The mother of the youngest boy, crying over the tub as she bent to the family washing, said that he had "always been a good boy at home." She was much distressed that his little sister, twelve years old and suffering from tuberculosis, had become so excited over the news of her brother's fate that she had had a hemorrhage and would probably die. When asked where her boy had spent his evenings she replied: "Maybe by the fence over there; maybe at the corner; how should I know? He never tells me."

Something is Wrong With the Home

NOW the reasoning of these parents was not altogether illogical -- that if their boys were old and wise enough to find work for themselves, and could go off to another part of the city of which their parents knew nothing, they were also old enough and wise enough to find their own amusement in their hours out of work, and, at least, it was utterly useless for the parents to interfere. They had all been brought up in Chicago's most congested area, where, because the housing is the worst in the city, they lived in homes small and uncomfortable. The only amusements within walking distance were connected with saloons and designed primarily to lure their earnings from them.

America has been slow to regard the "Juvenile Adult" from the Juvenile Court point of view, although if these ill-fated boys had been but a year or two younger they would have been wards of the Juvenile Court, where the judge is free -- as no judge in the long history of jurisprudence has ever been before -- to dispose of the defendant, not so much in consideration of his actual offense as in regard to his reclamation. The overt disobedience to the law on the part of a child brought into the Juvenile Court is regarded as a symptom not only that something is wrong with the child himself, but also that something is wrong with his home, his school and neighborhood surroundings. The probation officers and others interested in the Court have already done much to uncover untoward city conditions and to place a new responsibility upon adult shoulders.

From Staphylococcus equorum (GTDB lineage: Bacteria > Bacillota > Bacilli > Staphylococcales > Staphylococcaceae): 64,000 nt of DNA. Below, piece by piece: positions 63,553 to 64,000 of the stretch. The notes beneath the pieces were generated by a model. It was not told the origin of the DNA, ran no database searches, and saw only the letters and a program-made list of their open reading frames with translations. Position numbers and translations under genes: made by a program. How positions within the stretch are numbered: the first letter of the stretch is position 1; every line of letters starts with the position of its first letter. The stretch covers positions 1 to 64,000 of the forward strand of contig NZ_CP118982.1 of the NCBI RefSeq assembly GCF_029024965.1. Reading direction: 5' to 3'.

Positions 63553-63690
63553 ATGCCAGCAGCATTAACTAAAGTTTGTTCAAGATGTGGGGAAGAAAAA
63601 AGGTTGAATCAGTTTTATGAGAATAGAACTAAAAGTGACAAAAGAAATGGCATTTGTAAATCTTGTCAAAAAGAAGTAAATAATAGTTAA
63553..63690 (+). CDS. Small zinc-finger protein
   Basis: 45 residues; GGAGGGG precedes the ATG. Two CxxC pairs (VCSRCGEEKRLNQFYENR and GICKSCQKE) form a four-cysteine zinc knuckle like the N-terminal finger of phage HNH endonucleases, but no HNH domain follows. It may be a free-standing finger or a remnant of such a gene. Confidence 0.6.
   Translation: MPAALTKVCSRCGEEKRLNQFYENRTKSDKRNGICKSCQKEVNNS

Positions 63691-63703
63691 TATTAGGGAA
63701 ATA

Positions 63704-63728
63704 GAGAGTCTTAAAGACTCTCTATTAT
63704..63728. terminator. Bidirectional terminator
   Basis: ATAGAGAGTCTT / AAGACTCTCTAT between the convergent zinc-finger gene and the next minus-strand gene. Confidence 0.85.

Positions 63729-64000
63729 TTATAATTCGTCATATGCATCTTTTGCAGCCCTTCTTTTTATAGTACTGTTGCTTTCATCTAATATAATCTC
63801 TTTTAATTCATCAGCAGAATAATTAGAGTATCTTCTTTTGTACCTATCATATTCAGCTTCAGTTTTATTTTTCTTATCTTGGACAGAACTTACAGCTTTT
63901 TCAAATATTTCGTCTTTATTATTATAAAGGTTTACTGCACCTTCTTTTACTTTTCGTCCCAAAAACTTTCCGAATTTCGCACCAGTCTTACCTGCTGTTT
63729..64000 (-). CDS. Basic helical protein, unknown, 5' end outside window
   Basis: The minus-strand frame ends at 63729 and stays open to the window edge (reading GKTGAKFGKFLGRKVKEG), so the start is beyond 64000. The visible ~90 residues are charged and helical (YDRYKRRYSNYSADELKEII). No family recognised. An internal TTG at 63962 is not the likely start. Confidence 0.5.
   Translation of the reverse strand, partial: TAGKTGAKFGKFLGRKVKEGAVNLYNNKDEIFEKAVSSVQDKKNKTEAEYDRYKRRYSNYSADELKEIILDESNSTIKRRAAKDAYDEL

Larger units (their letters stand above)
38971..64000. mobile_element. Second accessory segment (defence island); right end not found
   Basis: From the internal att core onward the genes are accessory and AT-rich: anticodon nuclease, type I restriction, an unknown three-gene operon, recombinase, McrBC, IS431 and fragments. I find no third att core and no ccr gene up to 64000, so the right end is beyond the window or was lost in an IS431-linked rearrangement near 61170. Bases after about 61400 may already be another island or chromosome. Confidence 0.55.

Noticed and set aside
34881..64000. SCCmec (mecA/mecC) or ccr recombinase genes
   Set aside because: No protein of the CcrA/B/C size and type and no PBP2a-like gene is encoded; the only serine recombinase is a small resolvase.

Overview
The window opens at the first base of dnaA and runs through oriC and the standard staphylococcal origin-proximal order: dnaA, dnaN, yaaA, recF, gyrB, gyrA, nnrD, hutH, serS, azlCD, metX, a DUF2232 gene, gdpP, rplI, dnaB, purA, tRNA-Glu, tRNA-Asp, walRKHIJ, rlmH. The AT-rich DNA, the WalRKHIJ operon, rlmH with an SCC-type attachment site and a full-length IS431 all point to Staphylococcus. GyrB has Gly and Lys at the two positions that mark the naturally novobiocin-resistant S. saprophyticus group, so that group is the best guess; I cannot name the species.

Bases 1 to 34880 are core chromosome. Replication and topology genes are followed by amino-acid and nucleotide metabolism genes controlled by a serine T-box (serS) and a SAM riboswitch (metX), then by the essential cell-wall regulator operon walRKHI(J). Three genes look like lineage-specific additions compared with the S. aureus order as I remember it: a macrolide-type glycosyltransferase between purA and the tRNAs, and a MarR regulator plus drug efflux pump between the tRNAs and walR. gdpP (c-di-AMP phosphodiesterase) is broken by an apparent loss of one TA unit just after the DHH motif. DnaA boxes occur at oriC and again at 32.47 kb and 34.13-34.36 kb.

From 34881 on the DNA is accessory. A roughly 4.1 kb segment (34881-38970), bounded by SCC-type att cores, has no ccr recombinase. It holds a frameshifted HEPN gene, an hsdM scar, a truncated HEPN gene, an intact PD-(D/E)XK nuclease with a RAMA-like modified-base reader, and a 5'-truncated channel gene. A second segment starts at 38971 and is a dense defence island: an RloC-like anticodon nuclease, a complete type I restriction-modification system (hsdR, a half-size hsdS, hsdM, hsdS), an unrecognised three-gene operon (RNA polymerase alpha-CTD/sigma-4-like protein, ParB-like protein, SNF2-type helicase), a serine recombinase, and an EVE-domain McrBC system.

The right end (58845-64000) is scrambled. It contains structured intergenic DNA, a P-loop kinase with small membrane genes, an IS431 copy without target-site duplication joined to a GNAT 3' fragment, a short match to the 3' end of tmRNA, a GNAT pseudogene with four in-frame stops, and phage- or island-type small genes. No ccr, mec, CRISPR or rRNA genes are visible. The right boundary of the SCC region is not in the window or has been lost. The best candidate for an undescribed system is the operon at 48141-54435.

Chicago was startled by the number of children brought into the Juvenile Court during the first ten years of its existence -- 14,183 delinquents, of whom 11,413 were boys and 2770 girls. The large figures in themselves show that, in addition to these boys under the age of seventeen and girls under the age of eighteen, there must be in Chicago almost an equally large number of "Juvenile-Adult" Offenders who are arrested at an age when the young person is as badly in need of legal protection and help as during any time of his life; yet so far as any legislation is concerned nothing has yet been undertaken to give him any special protection, nor when he is arrested and brought before the Court is anything done at the trial to give him treatment other than that accorded to the adult offender. It is quite obvious that publicity given to the conditions surrounding these young people is the first step toward securing for them the treatment which their age and condition demand.

Demoralized Condition of Lockups and Cells